We’re in the toy section of Target—a stop we always make to encourage our three-year-old to cooperate the rest of the time. He stands on tiptoe and gently lifts down the box of $2.99 wooden trains to dig through. Our one-year-old pulls Star Wars paraphernalia off the shelves, and I rush behind him like the too-permissive mom that I am, frantically trying to tidy up while he carries on with his destruction.
In the midst of this, my eyes drift to the preschool board games. I’m always so tempted to buy one. When I look at those board games, I visualize my preschooler and I happily engaged at the kitchen table. As I look at the brightly-colored boxes advertising math skills and cooperation, I mostly just want one-on-one time with my preschooler.
We had our second son when our first was two and a half years old. We expected our kids would be closer in age, but our first was a bad sleeper, and we really enjoyed being parents to just one kid, so we kept waiting.
The first year of two kids was all about too many adjustments and too much tv. It was about giving most of my time to the baby, who needed me the most. It as about seeing my son learn to depend on others.
During the first year of his life, the baby did nap spottily and wasn’t mobile, so it wasn’t impossible to play with my toddler while bouncing a baby or carve out twenty minutes of play during one of the baby’s short naps.
All that changed when the baby transitioned to one nap and became mobile, both within the same month. And now, time with my three-year-old is all about “We have to play together,” and “You have to go to your room if you don’t want him to knock down what you build.”
To my older son, it must seem like we’re on the baby’s side in all of this. But sometimes, I feel a little resentful of the baby’s perfectly age-appropriate but destructive tendencies and his overeager adoration of his brother.
I often feel guilty, too. I feel guilty that I am forced to take the baby’s side. I feel depleted by the sibling squabbles and constant yelling and injury prevention. I feel guilty that I know I’m often expecting too much of my preschooler, and I feel frustrated by my lack of ability to “Control Baby,” as my three-year-old often tells me to do during heated moments.
And in the midst of my frustration, I feel sad. I feel this deep, deep longing to just play trains or Lego with my firstborn.
Even when I’m frustrated that he is screaming as his brother toddles toward his Magnatile tower, what I really miss is time to just play with my preschooler.
I simultaneously (in this complexity of emotions that is motherhood) feel so guilty that I use my baby’s nap as our household quiet time when I could use it to play with my toddler. But I can’t survive the broken sleep without that rest time. And I don’t know what the best solution is.
I feel frustrated that I ever took that playtime for granted, but I also know how hard it was to have just one child and be expected to entertain him all day long.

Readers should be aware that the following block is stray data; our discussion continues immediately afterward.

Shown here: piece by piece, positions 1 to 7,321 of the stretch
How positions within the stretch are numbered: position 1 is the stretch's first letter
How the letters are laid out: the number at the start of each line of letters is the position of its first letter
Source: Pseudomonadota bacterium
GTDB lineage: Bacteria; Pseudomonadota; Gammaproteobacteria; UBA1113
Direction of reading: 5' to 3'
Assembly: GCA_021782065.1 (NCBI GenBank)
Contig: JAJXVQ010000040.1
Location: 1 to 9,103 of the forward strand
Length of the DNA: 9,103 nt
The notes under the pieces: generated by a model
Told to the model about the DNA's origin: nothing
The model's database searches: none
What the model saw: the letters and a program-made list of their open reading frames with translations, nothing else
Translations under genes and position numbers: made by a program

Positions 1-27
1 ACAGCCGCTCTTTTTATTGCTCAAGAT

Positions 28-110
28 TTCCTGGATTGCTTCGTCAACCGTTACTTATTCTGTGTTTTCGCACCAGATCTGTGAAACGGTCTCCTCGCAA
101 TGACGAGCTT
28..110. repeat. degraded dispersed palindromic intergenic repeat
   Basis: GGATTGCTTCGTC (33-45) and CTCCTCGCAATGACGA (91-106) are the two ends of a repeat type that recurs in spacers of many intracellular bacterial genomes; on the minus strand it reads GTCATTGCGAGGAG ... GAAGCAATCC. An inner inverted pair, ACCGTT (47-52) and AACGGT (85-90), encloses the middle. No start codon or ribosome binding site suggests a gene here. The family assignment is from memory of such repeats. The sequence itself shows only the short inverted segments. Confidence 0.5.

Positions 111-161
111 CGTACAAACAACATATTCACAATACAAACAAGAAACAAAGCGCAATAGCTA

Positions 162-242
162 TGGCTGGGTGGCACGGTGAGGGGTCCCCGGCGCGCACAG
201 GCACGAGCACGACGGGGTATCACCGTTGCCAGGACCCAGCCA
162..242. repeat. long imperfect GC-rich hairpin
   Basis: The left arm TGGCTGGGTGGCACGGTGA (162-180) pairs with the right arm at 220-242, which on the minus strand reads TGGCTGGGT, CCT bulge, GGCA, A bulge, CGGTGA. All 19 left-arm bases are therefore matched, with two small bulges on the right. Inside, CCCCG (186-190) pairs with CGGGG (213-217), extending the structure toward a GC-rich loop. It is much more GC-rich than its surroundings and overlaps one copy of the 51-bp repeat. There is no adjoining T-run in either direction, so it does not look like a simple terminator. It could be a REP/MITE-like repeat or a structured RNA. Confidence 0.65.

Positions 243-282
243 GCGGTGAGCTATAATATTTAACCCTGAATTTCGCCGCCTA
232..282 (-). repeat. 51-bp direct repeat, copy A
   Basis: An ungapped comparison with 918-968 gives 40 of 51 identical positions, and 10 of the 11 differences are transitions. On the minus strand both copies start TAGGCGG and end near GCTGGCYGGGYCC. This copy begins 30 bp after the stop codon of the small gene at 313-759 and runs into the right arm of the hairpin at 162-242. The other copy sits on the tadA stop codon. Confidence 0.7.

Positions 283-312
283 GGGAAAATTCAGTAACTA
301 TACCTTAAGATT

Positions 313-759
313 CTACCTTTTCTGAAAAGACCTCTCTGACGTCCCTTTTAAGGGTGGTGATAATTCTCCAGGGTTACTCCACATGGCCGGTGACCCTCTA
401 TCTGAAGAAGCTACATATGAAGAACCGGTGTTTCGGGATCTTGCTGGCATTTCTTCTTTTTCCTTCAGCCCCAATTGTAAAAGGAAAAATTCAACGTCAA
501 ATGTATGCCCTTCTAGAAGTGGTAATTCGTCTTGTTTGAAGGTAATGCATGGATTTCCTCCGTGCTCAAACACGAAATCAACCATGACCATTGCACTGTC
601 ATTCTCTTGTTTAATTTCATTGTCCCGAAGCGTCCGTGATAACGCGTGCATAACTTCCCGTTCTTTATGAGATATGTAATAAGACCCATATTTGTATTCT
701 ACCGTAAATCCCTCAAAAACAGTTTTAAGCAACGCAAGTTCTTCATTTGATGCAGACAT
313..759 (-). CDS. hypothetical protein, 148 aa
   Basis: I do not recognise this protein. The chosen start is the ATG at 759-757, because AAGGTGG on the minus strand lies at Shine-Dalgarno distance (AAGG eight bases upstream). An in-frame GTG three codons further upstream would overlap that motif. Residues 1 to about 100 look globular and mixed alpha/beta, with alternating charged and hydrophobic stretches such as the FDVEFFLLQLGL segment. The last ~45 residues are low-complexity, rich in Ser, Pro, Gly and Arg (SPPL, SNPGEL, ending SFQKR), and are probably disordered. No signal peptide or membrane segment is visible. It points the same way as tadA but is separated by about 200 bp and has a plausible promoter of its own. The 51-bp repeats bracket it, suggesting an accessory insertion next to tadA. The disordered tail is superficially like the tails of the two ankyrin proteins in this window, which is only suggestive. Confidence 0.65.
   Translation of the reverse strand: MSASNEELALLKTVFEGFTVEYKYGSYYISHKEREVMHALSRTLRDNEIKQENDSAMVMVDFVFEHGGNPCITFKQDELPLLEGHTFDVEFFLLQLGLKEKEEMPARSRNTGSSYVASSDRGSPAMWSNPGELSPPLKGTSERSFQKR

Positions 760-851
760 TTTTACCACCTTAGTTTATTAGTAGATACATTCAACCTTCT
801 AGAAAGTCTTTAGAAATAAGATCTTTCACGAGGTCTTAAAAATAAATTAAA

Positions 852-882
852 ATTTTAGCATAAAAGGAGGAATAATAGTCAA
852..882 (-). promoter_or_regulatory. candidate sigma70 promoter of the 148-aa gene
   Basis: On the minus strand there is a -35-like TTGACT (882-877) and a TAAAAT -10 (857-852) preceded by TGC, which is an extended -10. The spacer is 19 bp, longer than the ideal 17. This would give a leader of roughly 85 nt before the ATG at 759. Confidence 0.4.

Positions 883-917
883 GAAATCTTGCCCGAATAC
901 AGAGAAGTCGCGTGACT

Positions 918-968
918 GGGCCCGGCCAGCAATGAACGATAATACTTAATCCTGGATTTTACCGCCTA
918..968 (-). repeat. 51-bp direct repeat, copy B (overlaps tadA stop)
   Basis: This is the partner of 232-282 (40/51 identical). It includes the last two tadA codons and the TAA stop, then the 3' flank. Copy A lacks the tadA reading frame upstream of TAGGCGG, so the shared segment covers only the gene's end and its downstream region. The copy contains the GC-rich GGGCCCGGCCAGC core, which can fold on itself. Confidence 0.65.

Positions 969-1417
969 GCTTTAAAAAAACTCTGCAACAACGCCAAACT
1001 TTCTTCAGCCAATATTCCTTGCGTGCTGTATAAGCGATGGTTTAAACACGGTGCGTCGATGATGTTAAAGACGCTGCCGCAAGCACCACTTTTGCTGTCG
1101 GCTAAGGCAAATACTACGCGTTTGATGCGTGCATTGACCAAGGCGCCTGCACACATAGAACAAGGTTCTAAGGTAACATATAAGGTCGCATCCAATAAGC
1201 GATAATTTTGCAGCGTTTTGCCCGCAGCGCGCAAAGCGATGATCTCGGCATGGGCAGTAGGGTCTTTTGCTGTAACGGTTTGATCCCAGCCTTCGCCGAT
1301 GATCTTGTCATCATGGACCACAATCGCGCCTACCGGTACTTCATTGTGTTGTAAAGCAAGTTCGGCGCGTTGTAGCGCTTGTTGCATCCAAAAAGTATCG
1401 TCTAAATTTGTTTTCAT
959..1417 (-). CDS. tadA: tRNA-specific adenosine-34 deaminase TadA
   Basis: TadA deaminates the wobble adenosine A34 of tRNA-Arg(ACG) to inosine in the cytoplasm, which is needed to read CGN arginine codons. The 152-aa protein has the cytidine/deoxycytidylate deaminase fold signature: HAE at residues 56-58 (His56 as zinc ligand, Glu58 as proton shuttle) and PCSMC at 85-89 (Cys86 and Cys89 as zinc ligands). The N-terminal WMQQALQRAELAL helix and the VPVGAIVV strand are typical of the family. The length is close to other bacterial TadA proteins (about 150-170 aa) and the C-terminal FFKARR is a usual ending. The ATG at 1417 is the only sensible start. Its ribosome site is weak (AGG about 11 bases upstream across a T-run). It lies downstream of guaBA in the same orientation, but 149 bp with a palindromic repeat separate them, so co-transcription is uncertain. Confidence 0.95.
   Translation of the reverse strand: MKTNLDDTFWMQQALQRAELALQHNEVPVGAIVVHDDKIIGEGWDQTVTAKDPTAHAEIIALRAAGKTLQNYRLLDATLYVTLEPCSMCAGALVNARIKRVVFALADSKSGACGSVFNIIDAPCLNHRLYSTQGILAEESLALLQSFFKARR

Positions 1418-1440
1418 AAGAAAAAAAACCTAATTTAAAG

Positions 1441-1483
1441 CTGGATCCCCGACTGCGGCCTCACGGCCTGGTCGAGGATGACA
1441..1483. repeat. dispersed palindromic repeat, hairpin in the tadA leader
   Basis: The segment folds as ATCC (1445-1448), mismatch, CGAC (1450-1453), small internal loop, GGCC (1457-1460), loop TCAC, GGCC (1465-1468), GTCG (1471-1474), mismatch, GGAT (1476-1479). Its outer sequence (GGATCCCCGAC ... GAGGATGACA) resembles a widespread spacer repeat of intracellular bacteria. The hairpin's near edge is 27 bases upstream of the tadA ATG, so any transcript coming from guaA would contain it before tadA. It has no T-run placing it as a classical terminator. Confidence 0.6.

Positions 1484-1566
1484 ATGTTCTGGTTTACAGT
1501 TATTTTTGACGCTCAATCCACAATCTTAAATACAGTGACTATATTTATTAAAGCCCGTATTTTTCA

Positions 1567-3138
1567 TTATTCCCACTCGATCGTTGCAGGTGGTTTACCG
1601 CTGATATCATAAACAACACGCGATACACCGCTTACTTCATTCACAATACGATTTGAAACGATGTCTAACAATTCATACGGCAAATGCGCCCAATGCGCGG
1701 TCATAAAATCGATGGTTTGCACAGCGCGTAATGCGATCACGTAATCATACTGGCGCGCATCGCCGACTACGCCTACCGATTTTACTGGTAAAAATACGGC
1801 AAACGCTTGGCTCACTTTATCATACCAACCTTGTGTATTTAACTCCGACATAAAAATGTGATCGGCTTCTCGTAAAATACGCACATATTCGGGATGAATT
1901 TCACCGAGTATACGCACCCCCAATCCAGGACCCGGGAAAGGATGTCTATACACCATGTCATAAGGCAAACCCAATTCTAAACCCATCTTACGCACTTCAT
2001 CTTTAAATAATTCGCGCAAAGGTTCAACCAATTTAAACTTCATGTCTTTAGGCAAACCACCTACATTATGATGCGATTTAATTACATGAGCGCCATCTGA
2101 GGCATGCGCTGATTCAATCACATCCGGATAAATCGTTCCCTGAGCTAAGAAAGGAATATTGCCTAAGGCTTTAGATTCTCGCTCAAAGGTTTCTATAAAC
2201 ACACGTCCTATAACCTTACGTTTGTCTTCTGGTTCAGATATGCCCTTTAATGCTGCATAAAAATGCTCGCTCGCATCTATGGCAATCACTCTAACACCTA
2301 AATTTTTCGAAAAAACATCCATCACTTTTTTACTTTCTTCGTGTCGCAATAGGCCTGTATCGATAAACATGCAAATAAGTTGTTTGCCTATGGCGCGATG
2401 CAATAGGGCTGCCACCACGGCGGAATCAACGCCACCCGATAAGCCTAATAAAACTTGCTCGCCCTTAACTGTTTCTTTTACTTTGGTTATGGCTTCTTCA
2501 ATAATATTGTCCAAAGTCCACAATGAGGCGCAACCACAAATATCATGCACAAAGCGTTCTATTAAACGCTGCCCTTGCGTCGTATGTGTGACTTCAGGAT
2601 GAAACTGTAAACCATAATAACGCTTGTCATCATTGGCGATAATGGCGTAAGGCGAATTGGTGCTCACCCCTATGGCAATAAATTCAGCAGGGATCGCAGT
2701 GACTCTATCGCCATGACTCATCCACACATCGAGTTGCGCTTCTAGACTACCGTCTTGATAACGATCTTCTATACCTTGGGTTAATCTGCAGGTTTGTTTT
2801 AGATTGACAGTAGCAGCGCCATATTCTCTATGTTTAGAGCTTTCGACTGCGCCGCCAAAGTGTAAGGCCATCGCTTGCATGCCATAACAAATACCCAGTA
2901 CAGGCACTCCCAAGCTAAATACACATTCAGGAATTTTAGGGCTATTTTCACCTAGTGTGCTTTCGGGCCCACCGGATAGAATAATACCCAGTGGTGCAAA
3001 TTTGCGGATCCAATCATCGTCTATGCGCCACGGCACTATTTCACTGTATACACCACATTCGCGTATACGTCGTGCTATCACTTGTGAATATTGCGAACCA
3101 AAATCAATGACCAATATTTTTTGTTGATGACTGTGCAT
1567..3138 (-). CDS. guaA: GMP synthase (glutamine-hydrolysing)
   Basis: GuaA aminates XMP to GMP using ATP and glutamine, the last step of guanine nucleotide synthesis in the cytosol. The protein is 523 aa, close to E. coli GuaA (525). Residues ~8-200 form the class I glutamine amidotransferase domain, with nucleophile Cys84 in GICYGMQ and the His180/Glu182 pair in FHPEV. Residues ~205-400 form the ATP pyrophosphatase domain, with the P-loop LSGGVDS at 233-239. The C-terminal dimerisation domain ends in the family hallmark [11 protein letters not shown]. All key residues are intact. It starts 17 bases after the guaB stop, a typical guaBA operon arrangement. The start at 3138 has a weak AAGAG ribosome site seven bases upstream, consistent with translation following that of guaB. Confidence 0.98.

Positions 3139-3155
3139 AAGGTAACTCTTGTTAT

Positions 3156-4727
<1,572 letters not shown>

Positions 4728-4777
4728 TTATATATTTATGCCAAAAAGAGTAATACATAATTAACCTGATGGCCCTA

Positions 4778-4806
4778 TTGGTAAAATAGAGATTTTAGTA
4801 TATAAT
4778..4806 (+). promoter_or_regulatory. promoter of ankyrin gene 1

I know one day, things will get better. I know that the baby will not always be such a destructive force—that they will learn to play together. I know that they will become playmates; I see glimpses of this in the hysterical laughter they provoke in one another as they zoom around the house on riding toys. I know that it will get easier to carve out time individually with each of them. I know that one day, I’ll be able to finish cleaning up the kitchen without taking a break to separate them.
And I’m learning to take the good days and good moments without being stressed about the future or feeling guilty. This, perhaps, is a lesson for all of motherhood.
The other day, we got home from our typical grocery shopping. We couldn’t keep the baby awake, but I carried him in and miraculously, he stayed asleep in his crib. My son asked, “Will you build a racetrack with me?” and though I craved rest, I said, “Yes. For a little while.”
My son cheerfully agreed, talking a mile a minute as he does when he’s excited. But I didn’t feel pure joy as I expected, I still had to focus, to stay engaged in the present, to enjoy him rather than feeling nervous about when his brother would wake up.
But in the end, it was worth it. And a few days later, we had the opportunity again. These times are short. I have to stay engaged, stay cheerful, and be creative.
I know that this is just a season. I know it’s not a problem that can easily be solved by advice from moms in a forum or a board game from Target. I know we’re doing the best that we can and that ultimately, it is good enough. As all seasons do, this season has some especially beautiful parts too. I love seeing the growing bond between brothers. I love how we’re learning to play together and how much I cherish individual time with each boy.
And I believe there will come a season of board games, too.